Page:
Dean Diane McFarlin
The Gainesville Sun featured UF College of Journalism and Communications Dean Diane McFarlin in a May 23, 2016 profile. In “A Story to Tell,” McFarlin focuses on the evolution of journalism and her quest to ensure students have a career path following graduation.
University of Florida College of Journalism and Communications (UFCJC) Deputy News Editor and Digital Director in the Division of Media Properties Gary Green published “The New Norm” in the May 2016 issue of Journalism Practice.
This article examines how one Central Florida newspaper used emerging media technologies to communicate and engage better with a newly active audience during its coverage of two high-profile court trials. Through a series of in-depth interviews with participating journalists, the author demonstrates how the Orlando Sentinel disrupted traditional newsgathering and dissemination methods during reporting of the Casey Anthony and George Zimmerman trials, and in doing so, challenged long-standing gatekeeping media theories and exemplified emerging participatory journalism models. Findings show that audience demands for live and continuous information throughout the development of the Casey Anthony and George Zimmerman stories and resulting court proceedings were a driving force in changing outdated journalism paradigms that led to the adaptation of a new norm by the Orlando Sentinel newsroom and journalists.
UF College of Journalism and Communications Telecommunication Professor Churchill Roberts has received a $20,000 Art Works Award from the National Endowment for the Arts to support production and post production costs for his documentary film The Curse of the Terracotta Warriors.
Art Works Awards support the creation of work and presentation of both new and existing work, lifelong learning in the arts, and public engagement with the arts through 13 arts disciplines or fields. This grant was part of the NEA’s second major funding announcement for fiscal year 2016. So far this year, the NEA awarded $82 million nationally to local arts projects and partnerships.
In The Curse of the Terracotta Warriors will tell the little known story of the seven farmers who in 1974 uncovered the Terracotta Army of China’s first emperor, Qin Shi Huang, and how their lives were forever changed after their discovery. Once completed, the film will be offered to film festivals, universities and museums and will be targeted for national broadcast.
Roberts was also a recipient of a UF College of Journalism and Communications seed grant to help fund the film’s production.
The University of Florida College of Journalism and Communications is accelerating its efforts to help organizations use the science and art behind effective storytelling, particularly on digital platforms, to better inform, persuade or connect with their audiences.
The College today named Matt Sheehan to the new role of Director of Stories and Emerging Platforms. Sheehan will transition from his current role as Director of the Innovation News Center (INC), the College’s award-winning, multimedia news operation.
Sheehan will be charged with driving real-world experimentation at the intersection of storytelling, narrative science and social good across all four of the College’s disciplines – advertising, journalism, public relations and telecommunication. He also will work collaboratively in the College’s Media Effects and Technology Lab, which is being spearheaded by Journalism Professor Sri Kalyanaraman.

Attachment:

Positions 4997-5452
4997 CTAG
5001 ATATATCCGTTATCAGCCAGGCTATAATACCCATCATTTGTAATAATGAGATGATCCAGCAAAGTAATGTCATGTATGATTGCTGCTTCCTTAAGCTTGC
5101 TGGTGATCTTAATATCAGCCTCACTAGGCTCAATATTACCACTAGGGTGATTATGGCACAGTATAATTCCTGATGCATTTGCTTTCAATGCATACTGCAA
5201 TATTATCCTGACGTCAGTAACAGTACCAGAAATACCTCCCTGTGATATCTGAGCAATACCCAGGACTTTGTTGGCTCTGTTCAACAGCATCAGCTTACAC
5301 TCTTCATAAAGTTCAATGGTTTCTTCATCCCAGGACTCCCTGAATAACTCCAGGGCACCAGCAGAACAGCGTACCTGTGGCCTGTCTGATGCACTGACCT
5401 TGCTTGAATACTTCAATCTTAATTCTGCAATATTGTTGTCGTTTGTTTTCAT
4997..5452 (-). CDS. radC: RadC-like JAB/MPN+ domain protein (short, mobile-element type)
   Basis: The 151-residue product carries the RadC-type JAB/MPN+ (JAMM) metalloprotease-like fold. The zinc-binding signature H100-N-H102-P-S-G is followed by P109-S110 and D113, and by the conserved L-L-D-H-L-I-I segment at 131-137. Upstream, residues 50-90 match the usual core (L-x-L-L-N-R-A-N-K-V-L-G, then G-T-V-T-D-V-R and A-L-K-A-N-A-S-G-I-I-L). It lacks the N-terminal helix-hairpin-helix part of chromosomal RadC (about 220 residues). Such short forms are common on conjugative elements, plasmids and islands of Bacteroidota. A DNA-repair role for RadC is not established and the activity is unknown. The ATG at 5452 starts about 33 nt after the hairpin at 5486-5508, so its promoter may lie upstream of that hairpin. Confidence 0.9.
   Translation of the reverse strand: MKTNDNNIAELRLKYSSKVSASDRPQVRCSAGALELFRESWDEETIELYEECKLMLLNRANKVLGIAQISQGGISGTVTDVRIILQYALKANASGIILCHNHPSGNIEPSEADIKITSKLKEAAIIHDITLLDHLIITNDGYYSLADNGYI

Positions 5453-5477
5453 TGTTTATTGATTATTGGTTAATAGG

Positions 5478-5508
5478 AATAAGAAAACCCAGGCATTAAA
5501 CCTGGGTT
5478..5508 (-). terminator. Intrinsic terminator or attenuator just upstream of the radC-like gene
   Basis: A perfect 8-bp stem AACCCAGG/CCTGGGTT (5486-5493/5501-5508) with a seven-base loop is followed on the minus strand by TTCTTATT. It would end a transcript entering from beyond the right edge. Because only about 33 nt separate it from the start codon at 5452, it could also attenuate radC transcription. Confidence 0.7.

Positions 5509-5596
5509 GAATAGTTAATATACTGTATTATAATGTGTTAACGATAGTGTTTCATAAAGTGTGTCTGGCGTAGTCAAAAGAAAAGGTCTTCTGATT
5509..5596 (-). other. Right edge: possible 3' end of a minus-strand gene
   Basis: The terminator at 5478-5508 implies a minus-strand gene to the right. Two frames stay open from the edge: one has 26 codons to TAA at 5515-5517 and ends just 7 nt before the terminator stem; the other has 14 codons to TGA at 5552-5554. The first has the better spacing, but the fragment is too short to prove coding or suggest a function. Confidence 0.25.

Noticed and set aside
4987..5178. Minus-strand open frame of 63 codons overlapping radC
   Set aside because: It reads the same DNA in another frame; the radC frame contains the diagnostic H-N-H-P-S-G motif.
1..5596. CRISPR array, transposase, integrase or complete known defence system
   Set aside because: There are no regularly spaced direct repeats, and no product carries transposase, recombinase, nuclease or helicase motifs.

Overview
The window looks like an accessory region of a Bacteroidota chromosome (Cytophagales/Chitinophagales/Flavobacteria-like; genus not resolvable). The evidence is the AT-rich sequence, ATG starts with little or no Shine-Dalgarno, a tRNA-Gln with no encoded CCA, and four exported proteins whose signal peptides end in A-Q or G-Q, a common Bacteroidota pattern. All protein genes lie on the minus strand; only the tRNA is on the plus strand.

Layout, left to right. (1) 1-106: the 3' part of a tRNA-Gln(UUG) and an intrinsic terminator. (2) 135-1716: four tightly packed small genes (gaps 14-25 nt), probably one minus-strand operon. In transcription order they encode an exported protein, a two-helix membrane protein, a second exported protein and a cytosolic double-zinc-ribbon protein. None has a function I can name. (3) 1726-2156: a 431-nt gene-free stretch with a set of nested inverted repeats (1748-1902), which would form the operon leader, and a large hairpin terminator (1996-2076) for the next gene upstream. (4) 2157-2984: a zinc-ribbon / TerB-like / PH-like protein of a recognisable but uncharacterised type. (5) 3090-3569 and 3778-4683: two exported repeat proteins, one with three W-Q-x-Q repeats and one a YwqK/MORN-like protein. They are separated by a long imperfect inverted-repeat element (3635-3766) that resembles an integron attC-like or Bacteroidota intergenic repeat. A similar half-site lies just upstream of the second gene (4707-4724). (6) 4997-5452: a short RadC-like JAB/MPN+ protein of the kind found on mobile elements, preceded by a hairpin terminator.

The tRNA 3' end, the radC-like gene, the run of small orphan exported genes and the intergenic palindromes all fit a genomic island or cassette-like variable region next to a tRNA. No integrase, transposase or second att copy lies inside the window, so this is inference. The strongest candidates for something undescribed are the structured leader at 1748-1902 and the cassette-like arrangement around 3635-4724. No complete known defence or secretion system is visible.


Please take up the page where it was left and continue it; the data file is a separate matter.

“Our mission is to develop a strategic vision for emerging storytelling approaches, grounded in solid research, to inform content experimentation,” said Dean Diane McFarlin. “Matt’s visionary work in the INC, deep understanding of emerging technology, teaching experience and strong network of potential partners will allow us to hit the ground running.”
The program will use the College’s extensive student immersion programs and media properties to experiment with content approaches in real-world environments. INC students produce news, weather and sports content for the College’s seven terrestrial broadcast and affiliated digital properties, including the local NPR, PBS and ESPN affiliates. The College also is home to The Agency, an advertising, public relations and consumer research firm led by professionals and staffed by students primarily focused on marketing to millennials.
“There is an increasing amount of science about effective storytelling and how to use stories to prompt social change,” Sheehan said. “My role will be to help apply the science in partnership with industry and academic organizations to demonstrate what is possible and what works. We are fortunate in our ability to take risks and ‘fail fast’ in real-world environments without fear of impact on the bottom line. ”
Experimentation and innovation will be centered in a new content incubator. A team of students from all four of the College’s departments, as well as other disciplines within the University, over the course of an academic year will form and reform into product development work groups. Additional consultants — including developers, content strategists and visiting professionals — will be added on a project-by-project basis.
Sheehan joined the University of Florida in 2011 as director of the nascent 21st Century News Lab and a member of the Journalism Department faculty. The Lab evolved into the Innovation News Center, which Matt helped architect and has led since its launch in 2012. Prior to joining UF, he was COO of a media startup, a former assistant news editor at The Washington Post and worked in administration at University of Maryland’s Philip Merrill College of Journalism.